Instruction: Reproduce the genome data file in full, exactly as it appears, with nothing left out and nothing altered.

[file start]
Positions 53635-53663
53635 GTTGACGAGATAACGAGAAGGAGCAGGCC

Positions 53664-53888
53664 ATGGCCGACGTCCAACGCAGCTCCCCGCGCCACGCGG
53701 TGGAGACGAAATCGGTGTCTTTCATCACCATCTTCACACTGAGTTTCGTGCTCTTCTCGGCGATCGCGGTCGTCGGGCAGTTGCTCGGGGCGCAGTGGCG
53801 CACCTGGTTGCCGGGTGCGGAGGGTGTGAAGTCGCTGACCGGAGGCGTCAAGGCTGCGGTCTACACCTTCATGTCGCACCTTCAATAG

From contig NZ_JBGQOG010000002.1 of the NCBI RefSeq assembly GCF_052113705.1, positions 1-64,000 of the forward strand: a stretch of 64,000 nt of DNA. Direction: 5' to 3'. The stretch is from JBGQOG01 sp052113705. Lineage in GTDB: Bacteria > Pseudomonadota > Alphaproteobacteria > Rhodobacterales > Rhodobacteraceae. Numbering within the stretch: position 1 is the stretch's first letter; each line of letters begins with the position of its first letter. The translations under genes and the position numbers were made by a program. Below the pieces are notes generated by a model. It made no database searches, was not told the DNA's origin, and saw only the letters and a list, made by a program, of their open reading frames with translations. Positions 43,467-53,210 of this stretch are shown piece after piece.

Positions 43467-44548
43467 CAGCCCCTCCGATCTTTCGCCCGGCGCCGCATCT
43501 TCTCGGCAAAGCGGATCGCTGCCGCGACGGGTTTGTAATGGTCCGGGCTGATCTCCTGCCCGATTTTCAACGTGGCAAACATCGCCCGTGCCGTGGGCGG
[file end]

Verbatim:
Positions 53635-53663
53635 GTTGACGAGATAACGAGAAGGAGCAGGCC

Positions 53664-53888
53664 ATGGCCGACGTCCAACGCAGCTCCCCGCGCCACGCGG
53701 TGGAGACGAAATCGGTGTCTTTCATCACCATCTTCACACTGAGTTTCGTGCTCTTCTCGGCGATCGCGGTCGTCGGGCAGTTGCTCGGGGCGCAGTGGCG
53801 CACCTGGTTGCCGGGTGCGGAGGGTGTGAAGTCGCTGACCGGAGGCGTCAAGGCTGCGGTCTACACCTTCATGTCGCACCTTCAATAG

From contig NZ_JBGQOG010000002.1 of the NCBI RefSeq assembly GCF_052113705.1, positions 1-64,000 of the forward strand: a stretch of 64,000 nt of DNA. Direction: 5' to 3'. The stretch is from JBGQOG01 sp052113705. Lineage in GTDB: Bacteria > Pseudomonadota > Alphaproteobacteria > Rhodobacterales > Rhodobacteraceae. Numbering within the stretch: position 1 is the stretch's first letter; each line of letters begins with the position of its first letter. The translations under genes and the position numbers were made by a program. Below the pieces are notes generated by a model. It made no database searches, was not told the DNA's origin, and saw only the letters and a list, made by a program, of their open reading frames with translations. Positions 43,467-53,210 of this stretch are shown piece after piece.

Positions 43467-44548
43467 CAGCCCCTCCGATCTTTCGCCCGGCGCCGCATCT
43501 TCTCGGCAAAGCGGATCGCTGCCGCGACGGGTTTGTAATGGTCCGGGCTGATCTCCTGCCCGATTTTCAACGTGGCAAACATCGCCCGTGCCGTGGGCGG